International Social Work Courses and Internships
Preparation for Global Social Work Practice
A growing number of social workers are choosing to live, learn and work abroad in nongovernmental organizations and service agencies. Whether you aspire to work abroad, study social work abroad or build your cultural competence to work with diverse populations in the U.S., the international social work courses and internships at Graduate School of Social Work (GSSW) are a great place to start.
We approach international coursework in long-term partnership with communities, adjusting our course content to address what communities need most. Guided by the principles of human rights and global justice and with an emphasis on community impact, our international immersion courses and internships will help you understand the impact of global forces on the vulnerable populations we serve, both at home and abroad. You’ll gain critical skills such as problem solving, a deepening of empathy, and understanding of and respect for other cultures. Most important, you’ll build relationships with and provide support to communities that experience significant hardship.
35,000 Over the last 10 years, GSSW students spent over 35,000 hours learning and making a difference abroad.
International Social Work Courses
Bosnia in Transition: The Social Work Response focuses on human services responses to the Bosnian War and genocide. Students learn firsthand about resilience, the dynamics of genocide, ongoing efforts to establish and maintain peace, and challenges posed by PTSD, economic hardships, a culture of genocide denial and thousands of unidentified missing persons.
As one GSSW student said, “Hearing survivor stories of loss and resilience was emotional, heartbreaking and oddly uplifting. This was because of one common theme across the country: hope.”
Social Work in Kenya: Context, Empowerment and Sustainability emphasizes wildlife and biodiversity protection, sustainable development and community empowerment. GSSW partners with Africa Network for Animal Welfare, which allows students to build rich relationships with Kenyan citizens and tribal communities while promoting conservation and animal welfare. Students gain a global perspective on the connection between the health of people, animals and the environment. This One Health framework gives students a deeper understanding of vector points related to poverty, gender equality and social development in East Africa.
“A community’s capacity to advocate for itself and for environmental health is an important measure of social justice, and the empowerment of local people is at the heart of GSSW’s immersion service learning courses,” says course instructor and clinical professor Philip Tedeschi.
In partnership with the University of Denver Josef Korbel School of International Studies, Social Work and Latin American Cultures, An Intensive Practice and Spanish Immersion explores human rights issues in Chiapas, one of the poorest areas in Mexico. Students meet with communities that are resisting local mining efforts and learn about alternatives to capitalist development projects. Students also speak with human rights nongovernmental organizations and service providers to understand the needs on the ground as well as the circumstances and economic policies that lead to migration to the U.S.
“It was one of those courses where the learning doesn’t end after the trip. I am going to be thinking about it and processing the information as I continue to move through the world,” says MSW student Sam Espinoza.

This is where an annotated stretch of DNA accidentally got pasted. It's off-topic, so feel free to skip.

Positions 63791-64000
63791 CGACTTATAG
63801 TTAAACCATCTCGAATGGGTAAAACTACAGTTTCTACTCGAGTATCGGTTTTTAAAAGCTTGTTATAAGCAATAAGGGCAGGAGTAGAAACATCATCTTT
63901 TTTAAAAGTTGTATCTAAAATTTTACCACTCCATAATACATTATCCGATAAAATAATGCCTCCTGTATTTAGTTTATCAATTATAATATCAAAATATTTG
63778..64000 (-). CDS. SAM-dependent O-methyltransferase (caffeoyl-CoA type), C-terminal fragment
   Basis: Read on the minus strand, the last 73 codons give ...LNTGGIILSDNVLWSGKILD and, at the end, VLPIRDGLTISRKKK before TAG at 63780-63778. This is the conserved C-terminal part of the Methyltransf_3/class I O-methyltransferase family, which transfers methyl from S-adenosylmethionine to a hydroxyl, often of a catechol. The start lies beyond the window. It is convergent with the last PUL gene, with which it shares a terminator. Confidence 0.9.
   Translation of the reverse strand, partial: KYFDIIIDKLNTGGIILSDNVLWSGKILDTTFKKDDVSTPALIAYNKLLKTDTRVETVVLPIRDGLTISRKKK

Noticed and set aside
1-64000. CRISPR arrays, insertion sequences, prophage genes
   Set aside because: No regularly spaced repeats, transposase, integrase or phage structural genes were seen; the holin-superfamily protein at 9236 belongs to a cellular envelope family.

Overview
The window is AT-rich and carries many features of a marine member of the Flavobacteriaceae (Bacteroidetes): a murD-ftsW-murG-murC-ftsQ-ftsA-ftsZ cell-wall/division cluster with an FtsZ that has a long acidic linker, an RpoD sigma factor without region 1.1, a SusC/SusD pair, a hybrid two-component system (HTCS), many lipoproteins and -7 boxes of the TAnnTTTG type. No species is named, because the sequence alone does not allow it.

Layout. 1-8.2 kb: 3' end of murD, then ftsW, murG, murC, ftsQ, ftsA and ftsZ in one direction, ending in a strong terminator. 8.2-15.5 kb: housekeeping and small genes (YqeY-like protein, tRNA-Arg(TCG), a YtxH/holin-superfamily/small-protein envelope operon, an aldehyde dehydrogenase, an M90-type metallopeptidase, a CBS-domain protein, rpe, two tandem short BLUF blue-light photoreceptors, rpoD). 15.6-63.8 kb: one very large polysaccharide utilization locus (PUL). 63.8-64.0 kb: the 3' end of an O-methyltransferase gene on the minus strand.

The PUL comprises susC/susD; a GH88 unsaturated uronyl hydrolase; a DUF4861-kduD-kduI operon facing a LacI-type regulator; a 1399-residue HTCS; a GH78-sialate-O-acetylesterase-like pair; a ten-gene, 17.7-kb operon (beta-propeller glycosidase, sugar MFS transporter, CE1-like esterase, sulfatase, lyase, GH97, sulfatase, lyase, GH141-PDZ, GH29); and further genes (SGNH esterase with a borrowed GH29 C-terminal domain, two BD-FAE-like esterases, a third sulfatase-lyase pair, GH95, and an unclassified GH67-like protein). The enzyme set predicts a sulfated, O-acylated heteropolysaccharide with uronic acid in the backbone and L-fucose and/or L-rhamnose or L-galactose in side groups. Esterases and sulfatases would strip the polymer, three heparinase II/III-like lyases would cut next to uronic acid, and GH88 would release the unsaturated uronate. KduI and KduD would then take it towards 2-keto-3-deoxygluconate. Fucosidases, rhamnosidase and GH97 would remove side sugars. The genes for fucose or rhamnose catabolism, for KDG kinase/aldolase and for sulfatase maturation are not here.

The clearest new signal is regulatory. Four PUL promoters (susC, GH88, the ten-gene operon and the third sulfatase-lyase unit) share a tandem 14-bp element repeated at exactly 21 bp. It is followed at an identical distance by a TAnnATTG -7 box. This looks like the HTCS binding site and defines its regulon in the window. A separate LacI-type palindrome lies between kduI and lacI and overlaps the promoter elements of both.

Watch a video about this course.
Social Work and Social Justice in South Africa exposes students to community-development challenges as well as environmental and social justice issues in a South African context. Students work directly with South African social workers to empower each other, exchange ideas and build coping skills.
“Sometimes we have to leave our familiar surroundings and immerse ourselves in a place far away that is different enough to make our eyes and ears and heart open wide to see, hear and feel what is going on in our own communities back home,” says course instructor and associate professor Karen Bensen. “Learning about social justice issues in post-Apartheid South Africa and connecting deeply with South African social workers helps us learn about ourselves and racism in our own communities.”
Courtney Brown, MSW ’15, Alumni
In the course Social Work in Kenya: Context, Empowerment and Sustainability, “We saw specific examples of how complex social issues are intertwined with environmental challenges and how we can and should develop interventions and policy that improve the health of people, animals and the environment.
International Social Work Internships
Students work alongside community members, partnering with local and international organizations seeking to address local and regional issues, including prosecution of war crimes, protection of human rights and cultural–historical national heritage, advancing women’s rights, legal aid and more. Visit the student blog to learn more about the experience.
Our internships focus on the education and development of women and girls, accessing their potential and addressing gender inequalities within the slums of Kibera. Students engage in grassroots leadership directed at poverty alleviation through social work empowerment and strength-based practices, where communities can become their own agents of sustainable change and successfully address problems such as poverty in their entirety. Internships also focus on broader environmental and biodiversity issues, the humane treatment of all animals and the pressures facing communities in Kenya.